The binge-viewing model that streaming video makes possible can work wonders with the right show. If you've never seen "Breaking Bad" or "The Wire" or "Boardwalk Empire" before and can plow through entire seasons in a weekend, the experience can in many ways be even better than if you had watched them weekly in real time when they first aired. Stories fit together more neatly, characters are easier to keep track of, themes and subtext become richer and more apparent.
Then there are the shows for which the binge is not their friend — where the more you watch of them in short order, the more glaring their flaws become and the less exciting their strengths seem. Ironically, one of those shows is the flagship creation of the leader in streaming video: Netflix's "House of Cards," where the more I've watched — and the closer together I've watched it — the lower my opinion of it has gone.
I began the series being impressed by its pedigree and visual style, but finished its first season finding it to be good but not great. Then I saw the first four episodes of the new season, and by then had downgraded the whole thing to decent: slick and pretty, but ultimately empty.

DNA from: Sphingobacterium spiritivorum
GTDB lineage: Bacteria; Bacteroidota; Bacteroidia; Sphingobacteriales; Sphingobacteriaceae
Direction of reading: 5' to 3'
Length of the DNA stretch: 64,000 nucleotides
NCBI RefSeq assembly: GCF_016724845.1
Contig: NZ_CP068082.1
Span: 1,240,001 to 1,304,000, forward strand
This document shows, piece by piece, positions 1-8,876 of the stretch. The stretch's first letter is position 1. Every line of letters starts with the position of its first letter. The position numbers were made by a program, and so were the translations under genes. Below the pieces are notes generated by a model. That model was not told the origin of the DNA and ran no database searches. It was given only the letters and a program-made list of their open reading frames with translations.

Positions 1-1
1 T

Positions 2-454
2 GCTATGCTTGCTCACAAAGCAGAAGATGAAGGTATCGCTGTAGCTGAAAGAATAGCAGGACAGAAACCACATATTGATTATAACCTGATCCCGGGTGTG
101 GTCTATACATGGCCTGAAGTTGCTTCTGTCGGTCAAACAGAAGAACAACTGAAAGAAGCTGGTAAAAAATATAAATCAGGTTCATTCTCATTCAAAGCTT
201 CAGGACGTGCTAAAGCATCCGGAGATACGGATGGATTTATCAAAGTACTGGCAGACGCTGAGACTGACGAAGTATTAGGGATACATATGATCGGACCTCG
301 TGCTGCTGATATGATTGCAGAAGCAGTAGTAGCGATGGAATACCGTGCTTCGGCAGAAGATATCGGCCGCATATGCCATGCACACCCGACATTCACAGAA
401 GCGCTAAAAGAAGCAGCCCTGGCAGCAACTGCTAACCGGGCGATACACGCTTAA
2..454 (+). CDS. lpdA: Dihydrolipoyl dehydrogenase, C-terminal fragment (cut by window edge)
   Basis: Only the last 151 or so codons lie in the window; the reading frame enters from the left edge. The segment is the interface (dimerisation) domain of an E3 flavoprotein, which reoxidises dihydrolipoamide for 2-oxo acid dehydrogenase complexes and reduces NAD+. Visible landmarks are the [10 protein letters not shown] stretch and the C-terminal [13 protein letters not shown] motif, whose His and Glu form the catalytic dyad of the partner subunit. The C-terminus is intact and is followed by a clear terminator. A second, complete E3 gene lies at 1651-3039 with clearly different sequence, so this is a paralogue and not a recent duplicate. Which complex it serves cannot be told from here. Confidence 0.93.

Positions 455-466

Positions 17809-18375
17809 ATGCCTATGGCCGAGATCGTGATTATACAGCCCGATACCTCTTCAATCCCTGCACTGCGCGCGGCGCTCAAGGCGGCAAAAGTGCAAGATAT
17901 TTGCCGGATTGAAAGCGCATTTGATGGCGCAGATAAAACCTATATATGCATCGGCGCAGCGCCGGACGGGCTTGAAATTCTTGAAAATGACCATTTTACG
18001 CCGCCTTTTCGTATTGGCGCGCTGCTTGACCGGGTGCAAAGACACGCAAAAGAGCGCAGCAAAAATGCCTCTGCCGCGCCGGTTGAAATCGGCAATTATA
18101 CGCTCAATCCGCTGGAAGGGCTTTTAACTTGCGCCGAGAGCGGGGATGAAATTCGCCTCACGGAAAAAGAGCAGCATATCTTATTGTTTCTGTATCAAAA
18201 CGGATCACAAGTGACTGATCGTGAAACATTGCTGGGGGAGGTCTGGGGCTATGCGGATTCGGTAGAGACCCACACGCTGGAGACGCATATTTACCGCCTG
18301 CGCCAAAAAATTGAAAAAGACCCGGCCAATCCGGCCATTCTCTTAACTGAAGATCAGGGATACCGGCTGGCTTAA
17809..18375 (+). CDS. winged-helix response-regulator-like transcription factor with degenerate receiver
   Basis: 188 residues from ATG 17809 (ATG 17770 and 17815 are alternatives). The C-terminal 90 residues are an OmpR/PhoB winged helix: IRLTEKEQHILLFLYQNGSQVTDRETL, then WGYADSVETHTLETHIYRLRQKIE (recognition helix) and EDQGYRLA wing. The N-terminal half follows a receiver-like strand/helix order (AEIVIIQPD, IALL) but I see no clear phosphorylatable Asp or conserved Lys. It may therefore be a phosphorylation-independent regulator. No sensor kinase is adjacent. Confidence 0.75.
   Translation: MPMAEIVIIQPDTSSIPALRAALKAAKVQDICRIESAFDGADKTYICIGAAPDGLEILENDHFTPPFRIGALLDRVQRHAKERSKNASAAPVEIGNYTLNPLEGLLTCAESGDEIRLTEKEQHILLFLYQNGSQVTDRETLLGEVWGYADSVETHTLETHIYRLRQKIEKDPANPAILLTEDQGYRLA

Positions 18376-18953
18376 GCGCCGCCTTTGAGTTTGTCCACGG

And by the time I finished watching the second season, most of it within the space of a few days, I had come to the conclusion that it's simply a bad show with the pretensions of a good one — a USA show that's bad because it thinks it's an HBO show.
(Some spoilers for the second season are coming; if you haven't finished it and don't want to know, stop reading.)
Certainly, as I got deep into binging the second half of season 2, I found myself watching "Cards" the same way I tend to watch things on USA or TNT, or various broadcast network procedural dramas: as a thing to have on while I had something else to do, because "Cards" in and of itself wasn't enough to demand my full attention the way that, say, "The Americans" does right now.
And there's nothing wrong with being a TV show people watch while folding laundry or sorting through junk mail. There's a long and noble tradition of that, from "77 Sunset Strip" to "Castle." But the better examples of that kind of show know what they are and what they are not. They usually do things with a wink and a sense of humor, or at least a sense of self-awareness. And the only time in season 2 that "Cards" demonstrates the latter is when Frank addresses the viewers directly and acknowledges that some of them don't like the device and wish it would go away.